Mathematically the qubit’s state is represented by a complex number, which tells us the likelihood of observing it in a 0 or a 1, along with some additional information about its phase. We can represent this state using a diagram of an arrow inside of a sphere. This diagram is known as the Bloch sphere and allows us to imagine the qubit as a physical arrow pointing in some direction. You can think of this direction as the direction that the heads of the coin is pointing. If we measure an arrow pointing upwards, then we will measure a 0. If we measure one pointing downwards, then we measure a 1. If it is halfway between then we get a 0 or a 1 with equal probability.
We usually start our qubits in the state, corresponding to an arrow in the Bloch sphere pointing to the top pole. By rotating our qubit along its axes we can produce a state in a superposition. For example, consider a rotation of 90° around the axis. The state will be in an equal superposition of and . This means that when we measure it, the qubit will land in the classical state 0 or 1 with equal probability.
Calculations using Superposition
Taking our coin analogy further, let’s imagine we create a quantum computer with 8 qubits, all starting in the state. This is like preparing 8 coins lying heads up (the direction of the coin corresponds to the arrow on the Bloch sphere).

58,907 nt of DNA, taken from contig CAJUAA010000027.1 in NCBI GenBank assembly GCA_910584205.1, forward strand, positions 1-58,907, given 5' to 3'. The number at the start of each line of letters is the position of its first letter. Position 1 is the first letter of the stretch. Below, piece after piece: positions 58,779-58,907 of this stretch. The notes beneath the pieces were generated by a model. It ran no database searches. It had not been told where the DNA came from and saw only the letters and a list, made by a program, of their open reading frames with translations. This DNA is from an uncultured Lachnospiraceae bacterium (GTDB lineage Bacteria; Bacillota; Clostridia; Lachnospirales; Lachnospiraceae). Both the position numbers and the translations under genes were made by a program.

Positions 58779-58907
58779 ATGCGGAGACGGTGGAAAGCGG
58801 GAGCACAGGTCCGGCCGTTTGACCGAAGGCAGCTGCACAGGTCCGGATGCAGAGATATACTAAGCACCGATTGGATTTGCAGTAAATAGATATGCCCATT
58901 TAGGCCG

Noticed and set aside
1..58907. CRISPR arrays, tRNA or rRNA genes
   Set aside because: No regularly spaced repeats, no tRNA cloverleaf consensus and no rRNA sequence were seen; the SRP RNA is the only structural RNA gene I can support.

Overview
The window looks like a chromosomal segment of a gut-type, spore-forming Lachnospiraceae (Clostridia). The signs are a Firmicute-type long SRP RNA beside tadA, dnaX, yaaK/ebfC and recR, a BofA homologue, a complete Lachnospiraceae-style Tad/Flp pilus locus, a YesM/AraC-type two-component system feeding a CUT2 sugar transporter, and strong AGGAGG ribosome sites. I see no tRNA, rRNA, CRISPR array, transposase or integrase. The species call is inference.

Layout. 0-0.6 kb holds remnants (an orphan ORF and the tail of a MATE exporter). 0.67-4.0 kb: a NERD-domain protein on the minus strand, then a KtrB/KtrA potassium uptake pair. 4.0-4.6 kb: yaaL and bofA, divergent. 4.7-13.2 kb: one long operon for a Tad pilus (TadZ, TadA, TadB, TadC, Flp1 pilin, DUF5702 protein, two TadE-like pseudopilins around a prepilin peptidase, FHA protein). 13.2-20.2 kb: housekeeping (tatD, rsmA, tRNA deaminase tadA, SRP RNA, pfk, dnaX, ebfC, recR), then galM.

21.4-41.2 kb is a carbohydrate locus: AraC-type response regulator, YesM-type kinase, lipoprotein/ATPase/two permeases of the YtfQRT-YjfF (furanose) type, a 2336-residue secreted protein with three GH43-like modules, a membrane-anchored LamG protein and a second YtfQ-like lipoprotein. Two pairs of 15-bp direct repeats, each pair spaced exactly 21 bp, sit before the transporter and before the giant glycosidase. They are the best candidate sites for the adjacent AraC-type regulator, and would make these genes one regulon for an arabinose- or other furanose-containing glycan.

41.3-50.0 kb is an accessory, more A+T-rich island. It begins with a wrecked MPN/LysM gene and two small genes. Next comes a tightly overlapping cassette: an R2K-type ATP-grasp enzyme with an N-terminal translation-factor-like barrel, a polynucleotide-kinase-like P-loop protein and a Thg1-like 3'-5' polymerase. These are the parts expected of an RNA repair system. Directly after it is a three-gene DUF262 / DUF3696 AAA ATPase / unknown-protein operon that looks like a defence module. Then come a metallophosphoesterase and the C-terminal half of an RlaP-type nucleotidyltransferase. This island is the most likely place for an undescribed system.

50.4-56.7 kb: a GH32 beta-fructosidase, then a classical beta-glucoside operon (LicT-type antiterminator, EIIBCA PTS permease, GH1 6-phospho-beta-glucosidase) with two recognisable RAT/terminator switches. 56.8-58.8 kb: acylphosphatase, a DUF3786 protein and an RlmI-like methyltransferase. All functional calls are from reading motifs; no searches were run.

We then wait a little while and measure the result. The output is not surprising. We measure a classical result of 00000000.
A calculation consists of rotating our qubits around its axes. We allow rotations by 90° around 3 axes: the X axis, the Y axis, and an axis halfway between X and Y. These angles are chosen for two reasons: first, they are relatively easy to implement consistently, and second, using combinations of these three rotations we can rotate our coin/Bloch sphere in any direction we like. This means we are able to explore the full Hilbert space of each of our qubits.
But so what? This in itself is not that useful. We can imagine replacing our qubits with actual coins. In fact, this would contain more information than real qubits, since when we measure them we destroy the information about its state!
Quantum entanglement is the second key ingredient in understanding what makes Google’s algorithm so complicated. Entanglement is the process of taking a set of qubits, creating a superposition of at least two configurations, and altering their collective states. This is easiest to see for two qubits. By applying an entangling operation on two neighbouring qubits, originally in the state, we arrive at the new state